|About the Book|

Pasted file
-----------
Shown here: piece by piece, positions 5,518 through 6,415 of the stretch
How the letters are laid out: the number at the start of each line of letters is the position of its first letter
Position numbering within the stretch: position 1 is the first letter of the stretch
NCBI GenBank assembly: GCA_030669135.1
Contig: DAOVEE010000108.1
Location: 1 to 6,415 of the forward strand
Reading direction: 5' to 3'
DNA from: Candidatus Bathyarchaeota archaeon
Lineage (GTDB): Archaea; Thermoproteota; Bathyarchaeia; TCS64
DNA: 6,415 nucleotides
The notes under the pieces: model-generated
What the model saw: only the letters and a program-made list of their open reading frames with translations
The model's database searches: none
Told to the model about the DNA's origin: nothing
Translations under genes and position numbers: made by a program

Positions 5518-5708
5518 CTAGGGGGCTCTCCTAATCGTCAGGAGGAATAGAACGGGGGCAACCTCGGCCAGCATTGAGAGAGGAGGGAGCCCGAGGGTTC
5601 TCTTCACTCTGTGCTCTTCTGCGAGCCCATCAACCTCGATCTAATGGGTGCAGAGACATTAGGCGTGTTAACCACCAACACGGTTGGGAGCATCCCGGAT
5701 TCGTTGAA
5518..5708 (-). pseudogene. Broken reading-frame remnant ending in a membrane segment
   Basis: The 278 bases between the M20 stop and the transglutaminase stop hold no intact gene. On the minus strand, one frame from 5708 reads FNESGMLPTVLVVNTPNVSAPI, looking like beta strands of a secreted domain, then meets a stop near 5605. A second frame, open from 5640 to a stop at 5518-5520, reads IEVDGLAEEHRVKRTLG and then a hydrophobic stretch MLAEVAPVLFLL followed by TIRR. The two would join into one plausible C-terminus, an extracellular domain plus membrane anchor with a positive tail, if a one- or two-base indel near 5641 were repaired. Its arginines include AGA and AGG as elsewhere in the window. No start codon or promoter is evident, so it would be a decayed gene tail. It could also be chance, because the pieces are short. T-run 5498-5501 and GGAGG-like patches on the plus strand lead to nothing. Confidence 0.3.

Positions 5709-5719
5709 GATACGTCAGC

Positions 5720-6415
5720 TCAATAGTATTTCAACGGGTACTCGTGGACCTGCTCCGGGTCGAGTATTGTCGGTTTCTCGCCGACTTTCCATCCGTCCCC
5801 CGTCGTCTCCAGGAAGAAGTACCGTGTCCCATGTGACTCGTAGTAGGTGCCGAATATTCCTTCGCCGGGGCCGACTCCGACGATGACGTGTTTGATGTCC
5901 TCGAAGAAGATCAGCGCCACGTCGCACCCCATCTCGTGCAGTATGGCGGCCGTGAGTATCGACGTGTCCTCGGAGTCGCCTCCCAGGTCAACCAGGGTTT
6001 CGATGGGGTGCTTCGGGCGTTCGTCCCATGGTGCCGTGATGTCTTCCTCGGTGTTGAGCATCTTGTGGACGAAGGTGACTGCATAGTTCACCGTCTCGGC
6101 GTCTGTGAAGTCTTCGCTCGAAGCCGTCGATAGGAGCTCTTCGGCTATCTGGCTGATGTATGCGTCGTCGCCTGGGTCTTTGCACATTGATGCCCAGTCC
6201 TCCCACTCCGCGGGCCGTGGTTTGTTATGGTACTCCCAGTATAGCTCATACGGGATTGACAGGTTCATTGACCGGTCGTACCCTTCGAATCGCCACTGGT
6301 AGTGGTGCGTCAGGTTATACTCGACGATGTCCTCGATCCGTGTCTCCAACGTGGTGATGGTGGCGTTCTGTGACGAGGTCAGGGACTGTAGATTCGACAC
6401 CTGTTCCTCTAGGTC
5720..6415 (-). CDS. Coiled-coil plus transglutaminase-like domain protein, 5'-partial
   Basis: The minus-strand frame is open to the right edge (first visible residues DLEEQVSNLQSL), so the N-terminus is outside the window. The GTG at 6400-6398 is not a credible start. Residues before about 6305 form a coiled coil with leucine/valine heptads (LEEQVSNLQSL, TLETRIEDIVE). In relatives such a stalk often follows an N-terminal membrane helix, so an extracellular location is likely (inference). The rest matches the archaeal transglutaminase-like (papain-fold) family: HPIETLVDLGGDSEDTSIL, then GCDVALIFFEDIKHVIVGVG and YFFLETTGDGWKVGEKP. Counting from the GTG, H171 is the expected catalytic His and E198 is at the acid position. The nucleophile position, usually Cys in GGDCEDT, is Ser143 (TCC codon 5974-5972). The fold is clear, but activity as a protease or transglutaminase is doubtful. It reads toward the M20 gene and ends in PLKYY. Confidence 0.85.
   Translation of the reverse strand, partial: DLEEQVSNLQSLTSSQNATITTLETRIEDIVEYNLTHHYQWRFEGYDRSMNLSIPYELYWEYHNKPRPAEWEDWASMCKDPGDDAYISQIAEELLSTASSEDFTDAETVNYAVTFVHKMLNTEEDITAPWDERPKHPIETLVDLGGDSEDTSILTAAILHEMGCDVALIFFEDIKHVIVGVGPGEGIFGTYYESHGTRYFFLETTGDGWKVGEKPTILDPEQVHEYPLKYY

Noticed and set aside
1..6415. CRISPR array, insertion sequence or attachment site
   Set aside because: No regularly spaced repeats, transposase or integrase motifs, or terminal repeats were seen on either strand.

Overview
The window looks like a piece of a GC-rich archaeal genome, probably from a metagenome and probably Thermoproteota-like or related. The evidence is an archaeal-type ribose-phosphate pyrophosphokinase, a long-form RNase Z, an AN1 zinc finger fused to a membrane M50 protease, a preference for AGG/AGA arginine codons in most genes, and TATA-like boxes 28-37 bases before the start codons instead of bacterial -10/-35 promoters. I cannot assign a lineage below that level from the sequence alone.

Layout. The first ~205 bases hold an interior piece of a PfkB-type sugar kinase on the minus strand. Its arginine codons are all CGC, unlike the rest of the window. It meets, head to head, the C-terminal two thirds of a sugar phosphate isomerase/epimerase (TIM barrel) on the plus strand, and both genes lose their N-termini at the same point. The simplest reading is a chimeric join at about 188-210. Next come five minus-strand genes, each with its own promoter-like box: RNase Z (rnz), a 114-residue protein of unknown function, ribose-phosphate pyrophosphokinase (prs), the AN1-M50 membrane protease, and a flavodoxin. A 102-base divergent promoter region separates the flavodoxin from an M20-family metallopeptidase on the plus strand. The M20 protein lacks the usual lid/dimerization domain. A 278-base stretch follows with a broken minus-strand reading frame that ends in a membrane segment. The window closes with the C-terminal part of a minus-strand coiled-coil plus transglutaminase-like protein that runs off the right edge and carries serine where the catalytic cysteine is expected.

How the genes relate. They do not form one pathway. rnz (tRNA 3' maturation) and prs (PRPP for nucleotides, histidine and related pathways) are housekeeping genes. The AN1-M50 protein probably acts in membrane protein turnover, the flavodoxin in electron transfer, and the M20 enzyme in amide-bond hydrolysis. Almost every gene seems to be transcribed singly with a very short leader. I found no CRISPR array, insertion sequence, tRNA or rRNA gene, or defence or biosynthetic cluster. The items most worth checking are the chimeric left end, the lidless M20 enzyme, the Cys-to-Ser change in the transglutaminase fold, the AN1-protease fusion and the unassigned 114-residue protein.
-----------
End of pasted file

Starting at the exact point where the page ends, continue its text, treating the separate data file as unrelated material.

Manya Miriam Mittelman has an uneasy relationship with her flesh, of which there is a bit too much by the standards of Columbia University circa 1992. If only the flesh werent so closely connected with the spirit! Manya reflects. The spirit hasMoreManya Miriam Mittelman has an uneasy relationship with her flesh, of which there is a bit too much by the standards of Columbia University circa 1992. If only the flesh werent so closely connected with the spirit! Manya reflects. The spirit has such wonderful moments of illumination, and all the flesh ever does is intrude and say, Were hungry now. We have to pee now. Were horny now. Till the Fat Lady Sings traces the intertwined fortunes of plump, thoughtful Manya and her circle of acquaintances at Columbia, all of whom are grappling in one way or another with the unbearable weight of being in the 1990s: Manyas flamboyant fellow students, punk-neurasthenic Ophelia (nee Jane Saunders) and angst-ridden Arthur, organizers of the mysterious Doomsday Coalition- Feminism 101 professor Emilia Larsdatter (nee Emily Larson), who has broken up with the tempestuous poet Saul, though in point of fact their relationship was not exactly over. Like malaria, it recurred from time to time in uncontrollable fits- Boris, womanizing Russian emigre owner of Zaftigue, the boutique where Manya works on weekends- and Vanessa, who was having a great deal of difficulty getting over Boris. Perhaps it was her job- she was an editor at LoveLorn romances, for their Regency line of novels. All day long Vanessa read about eighteen-year-olds whose impish flouting of convention (I shall not perform my needlepoint, Mama!) led them straight into the arms of dashing rakes (You have heard rumors, Minerva, of my way with the fair sex...). Wickedly funny, worldly wise, Alisa Kwitney displays extraordinary sureness and emotional wisdom in her first novel. Shes a contender.